More than 300 guests and staff were stuck in a lodge on Vancouver's Grouse Mountain Saturday night after 100-km/hr winds forced the shutdown of the main gondola.
The Skyride was shut between 11:30 p.m. Saturday and about 5 a.m. PT Sunday for safety reasons, said Julia Grant, media relations officer for Grouse Mountain.
The mountain got 50 cm of snow in 48 hours, to the delight of skiers heading up Sunday.
(Photo: Michael Trujillo/Facebook)
Overnight captive guests were kept busy in the lodge, as many were not dressed for below-freezing temperatures, while others chose to use the opportunity to play in the snow.
"We had Christmas movies running in the theatre," said Grant, who said captive guests kept their spirits high with hot chocolate and lots of food.
"This is quite an extreme situation for us," Grant added, not able to recall another time the tram was stalled overnight.
Guests hunkered down in the lodge overnight. (Photo: Matthew Harr/Facebook)
The mix of well-heeled party-goers, as well as skiers and families who had gone up to skate and enjoy Grouse Mountain's "Peak of Christmas" festivities, were all stuck. While mountain officials tried to get seniors and children out first while the sky tram was operable, some did spend five hours trapped.
"It was an unforgettable experience," Richie Jemilo told CBC News after emerging from the restarted Skyride.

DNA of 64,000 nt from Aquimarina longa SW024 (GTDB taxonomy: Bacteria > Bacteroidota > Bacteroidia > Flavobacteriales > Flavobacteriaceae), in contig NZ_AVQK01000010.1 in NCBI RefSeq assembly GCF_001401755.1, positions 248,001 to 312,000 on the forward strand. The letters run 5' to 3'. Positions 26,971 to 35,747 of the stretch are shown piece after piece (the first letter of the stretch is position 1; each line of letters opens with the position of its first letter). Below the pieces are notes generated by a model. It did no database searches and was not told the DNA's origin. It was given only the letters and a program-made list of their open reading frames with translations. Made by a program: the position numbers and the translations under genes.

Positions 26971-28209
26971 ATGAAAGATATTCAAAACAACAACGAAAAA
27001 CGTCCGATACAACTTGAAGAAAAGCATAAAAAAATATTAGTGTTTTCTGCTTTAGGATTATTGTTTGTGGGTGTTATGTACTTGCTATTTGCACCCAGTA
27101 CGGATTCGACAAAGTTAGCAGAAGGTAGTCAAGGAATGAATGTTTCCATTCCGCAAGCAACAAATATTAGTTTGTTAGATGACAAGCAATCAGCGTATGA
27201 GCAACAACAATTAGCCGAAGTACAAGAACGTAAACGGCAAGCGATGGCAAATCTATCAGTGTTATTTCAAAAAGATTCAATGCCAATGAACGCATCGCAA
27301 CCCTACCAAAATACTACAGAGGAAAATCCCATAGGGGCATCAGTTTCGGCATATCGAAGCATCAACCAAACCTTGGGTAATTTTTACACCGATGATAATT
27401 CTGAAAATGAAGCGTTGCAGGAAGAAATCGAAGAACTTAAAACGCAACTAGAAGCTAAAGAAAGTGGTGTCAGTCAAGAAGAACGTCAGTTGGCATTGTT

"It's so rare," Jemilo said, describing how staff provided free entertainment, chicken strips, blankets and anything they could to make the forced sleepover in the chalet comfortable.
"It was an unforgettable experience."
Upon disembarking the gondola this morning, one boy asked if he could go up and do that again.
Some people expressed frustration on Twitter.
"Stuck on Grouse Mountain. gondolas not working. I didn't sign up for this for my Christmas Party," Lisa Reader wrote on Twitter.
Stuck on Grouse Mountain. Gondolas not working. I didn't sign up for this for my Christmas Party!— Lisa R (@BigCity66) December 13, 2015
The gondola became operational early Sunday, and many expressed relief to be coming down, as well as gratitude for how well staff on the mountain treated captive guests.
"They treated us well and kept us fed. Everyone is getting off now!" wrote Reader at 7:45 a.m. PT.
Last March, 38 passengers were stuck on a Grouse Mountain gondola, left dangling above trees for hours, because of a computer glitch. Winds sometimes stall the sky tram rides for short times, but not usually overnight, in the memory of staff.
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